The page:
- GRYC sues crypto broker Voyager alleging hidden fees and misleading marketing practices.
- Partners Stuart Z. Grossman and Rachel Furst, along with Adam M. Moskowitz, managing partner at the Moskowitz Law Firm, filed the complaint on behalf of a Florida client, Mark Cassidy, in a Miami federal court on Dec. 24, 2021.
- According to expert preliminary analyses cited in the case text, the litigation could result in Voyager users receiving more than $1 billion in compensation.
Grossman Roth Yaffa Cohen has announced a class action lawsuit against cryptocurrency broker Voyager Digital, alleging that it charges hidden fees and makes false promises to platform users. Partners Stuart Z. Grossman and Rachel Furst, along with Adam M. Moskowitz, managing partner at the Moskowitz Law Firm, filed the complaint on behalf of a Florida client, Mark Cassidy, in a Miami federal court on Dec. 24, 2021.
According to expert preliminary analyses cited in the case text, the litigation could result in Voyager users receiving more than $1 billion in compensation. Mr Cassidy told Bloomberg that after the Securities and Exchange Commission (SEC) accused Robinhood of predatory trading practices, he was one of many crypto investors who switched to Voyager. Voyager attracted many platform users with its “100% commission-free” policy. However, Mr Cassidy soon began to suspect Voyager had its own shady practices when he noticed its wide bid-ask spreads.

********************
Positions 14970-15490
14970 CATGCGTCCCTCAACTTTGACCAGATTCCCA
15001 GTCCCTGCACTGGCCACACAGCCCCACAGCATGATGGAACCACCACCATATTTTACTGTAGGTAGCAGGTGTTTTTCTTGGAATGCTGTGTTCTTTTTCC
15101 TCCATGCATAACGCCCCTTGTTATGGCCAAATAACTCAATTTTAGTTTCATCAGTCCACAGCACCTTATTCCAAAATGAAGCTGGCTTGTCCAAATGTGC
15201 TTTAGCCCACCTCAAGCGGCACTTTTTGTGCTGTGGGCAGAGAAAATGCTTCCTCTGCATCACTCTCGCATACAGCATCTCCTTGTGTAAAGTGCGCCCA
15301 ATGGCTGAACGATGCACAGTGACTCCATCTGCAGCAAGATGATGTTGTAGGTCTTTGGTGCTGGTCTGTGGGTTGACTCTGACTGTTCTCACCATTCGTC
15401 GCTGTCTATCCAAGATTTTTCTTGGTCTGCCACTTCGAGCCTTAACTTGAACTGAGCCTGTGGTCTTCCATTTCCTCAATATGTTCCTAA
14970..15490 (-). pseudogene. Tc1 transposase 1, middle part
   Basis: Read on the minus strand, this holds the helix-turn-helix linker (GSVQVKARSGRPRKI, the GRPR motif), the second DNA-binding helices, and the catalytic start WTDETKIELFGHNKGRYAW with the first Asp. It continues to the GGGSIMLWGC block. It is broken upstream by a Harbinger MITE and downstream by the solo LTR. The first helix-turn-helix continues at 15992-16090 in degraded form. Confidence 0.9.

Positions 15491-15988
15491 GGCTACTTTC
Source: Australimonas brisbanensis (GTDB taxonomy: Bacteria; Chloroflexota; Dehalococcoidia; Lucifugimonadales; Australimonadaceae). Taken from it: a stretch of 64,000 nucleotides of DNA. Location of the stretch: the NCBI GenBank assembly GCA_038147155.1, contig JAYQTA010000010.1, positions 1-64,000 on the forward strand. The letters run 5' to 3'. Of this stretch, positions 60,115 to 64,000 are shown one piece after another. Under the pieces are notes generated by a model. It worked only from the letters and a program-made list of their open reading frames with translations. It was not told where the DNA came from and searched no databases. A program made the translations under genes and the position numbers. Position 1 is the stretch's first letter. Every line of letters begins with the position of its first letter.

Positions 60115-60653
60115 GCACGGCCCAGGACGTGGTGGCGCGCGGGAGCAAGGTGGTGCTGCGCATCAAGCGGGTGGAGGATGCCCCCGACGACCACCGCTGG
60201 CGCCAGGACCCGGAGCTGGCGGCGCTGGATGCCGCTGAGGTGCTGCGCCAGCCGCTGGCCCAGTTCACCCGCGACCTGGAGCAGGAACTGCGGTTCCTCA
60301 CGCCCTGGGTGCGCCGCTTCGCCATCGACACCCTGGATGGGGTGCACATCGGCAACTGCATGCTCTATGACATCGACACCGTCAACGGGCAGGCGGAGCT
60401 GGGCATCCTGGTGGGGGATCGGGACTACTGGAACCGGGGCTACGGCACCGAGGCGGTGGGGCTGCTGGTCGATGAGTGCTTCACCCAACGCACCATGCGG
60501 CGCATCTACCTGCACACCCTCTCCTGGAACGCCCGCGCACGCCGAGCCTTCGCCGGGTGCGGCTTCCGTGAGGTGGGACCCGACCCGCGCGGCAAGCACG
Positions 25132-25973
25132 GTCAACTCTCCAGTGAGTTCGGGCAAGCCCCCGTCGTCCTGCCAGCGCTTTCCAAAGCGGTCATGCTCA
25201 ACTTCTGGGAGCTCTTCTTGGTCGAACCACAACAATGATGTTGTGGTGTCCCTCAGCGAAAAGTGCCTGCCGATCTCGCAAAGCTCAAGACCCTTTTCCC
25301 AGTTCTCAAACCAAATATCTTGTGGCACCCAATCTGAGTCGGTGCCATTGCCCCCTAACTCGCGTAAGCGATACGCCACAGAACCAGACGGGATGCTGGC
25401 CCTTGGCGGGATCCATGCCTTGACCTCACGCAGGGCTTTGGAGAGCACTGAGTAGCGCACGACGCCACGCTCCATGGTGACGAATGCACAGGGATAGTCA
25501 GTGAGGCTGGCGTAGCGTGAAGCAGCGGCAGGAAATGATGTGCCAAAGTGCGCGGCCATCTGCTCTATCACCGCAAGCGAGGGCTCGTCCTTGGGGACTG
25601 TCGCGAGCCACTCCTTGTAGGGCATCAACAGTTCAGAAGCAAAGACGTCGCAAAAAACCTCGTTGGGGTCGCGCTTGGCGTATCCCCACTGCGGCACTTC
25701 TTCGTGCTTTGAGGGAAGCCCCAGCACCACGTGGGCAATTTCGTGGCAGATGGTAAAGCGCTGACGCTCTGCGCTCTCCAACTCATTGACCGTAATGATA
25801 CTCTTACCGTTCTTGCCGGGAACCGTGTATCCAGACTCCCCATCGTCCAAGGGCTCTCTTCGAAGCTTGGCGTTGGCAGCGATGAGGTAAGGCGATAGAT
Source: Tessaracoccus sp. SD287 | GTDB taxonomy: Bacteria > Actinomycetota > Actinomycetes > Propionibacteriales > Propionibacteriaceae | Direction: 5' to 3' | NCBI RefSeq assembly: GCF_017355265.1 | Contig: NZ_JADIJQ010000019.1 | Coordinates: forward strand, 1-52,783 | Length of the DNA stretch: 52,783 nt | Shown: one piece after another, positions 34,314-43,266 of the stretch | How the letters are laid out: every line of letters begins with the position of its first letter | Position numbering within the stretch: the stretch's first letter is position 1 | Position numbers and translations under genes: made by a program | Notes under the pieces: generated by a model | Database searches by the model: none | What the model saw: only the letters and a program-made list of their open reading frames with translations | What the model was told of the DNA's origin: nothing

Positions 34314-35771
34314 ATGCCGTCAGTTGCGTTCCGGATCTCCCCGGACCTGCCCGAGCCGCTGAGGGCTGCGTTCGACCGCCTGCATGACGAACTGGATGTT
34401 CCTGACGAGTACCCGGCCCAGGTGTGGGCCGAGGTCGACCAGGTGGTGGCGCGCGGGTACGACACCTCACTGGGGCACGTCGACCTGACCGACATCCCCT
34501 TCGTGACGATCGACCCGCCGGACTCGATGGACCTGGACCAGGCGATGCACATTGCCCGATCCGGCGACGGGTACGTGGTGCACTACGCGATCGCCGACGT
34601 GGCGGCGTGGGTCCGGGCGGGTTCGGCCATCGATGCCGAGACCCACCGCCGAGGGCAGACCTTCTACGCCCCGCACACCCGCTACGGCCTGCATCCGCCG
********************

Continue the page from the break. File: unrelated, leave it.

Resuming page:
The difference between the highest bid a buyer is willing to offer and the lowest bid a seller is willing to accept is the big-ask spread. The wide bid-ask spreads on Voyager appeared to be a sure sign of hidden fees. Mr Cassidy determined that his suspicions were correct and sought professional legal assistance from Grossman Roth Yaffa Cohen after an investigation.
Voyager’s wide big-ask spreads seemed a sure sign of hidden fees. Upon investigation, Mr Cassidy determined his suspicions had weighed and reached out to Grossman Roth Yaffa Cohen for professional legal help. Mr Cassidy told reporters for Bloomberg that “They’re basically ripping people off small pieces at a time”.
The class-action lawsuit also claims that Voyager takes advantage of “their customers’ naivete,” alleging that the crypto broker specifically targets “unsophisticated investors with false and misleading promises of large profits in the cryptocurrency market.”
Grossman says that,
“The investing world is depending upon cryptocurrency brokers to be governed and self-governed as would become the best traditional investment brokers and their firms”. However, just because crypto is its own universe and not easily understood does not make it a playground for taking advantage of its investor’s trust and money.”
Grossman Roth Yaffa Cohen highlighted a press conference announcing a five-year partnership between the Dallas Mavericks and Voyager. Mark Cuban, owner of the Mavericks, and Steve Ehrlich, Voyager president and chief officer, touted how easy it was to make gains by investing in cryptocurrencies. However, they went so far as to aim their messaging at beginners with few resources.
Grossman Roth Yaffa Cohen is proud to stand up to Voyager over its misleading practices. Attorneys Grossman and Furst have years of experience with class-action lawsuits filed against large companies and corporations. In fact, Attorney Furst serves as liaison counsel in the January 2021 Short Squeeze Trading Litigation against Robinhood, TD, Ameritrade, and over 30 other companies.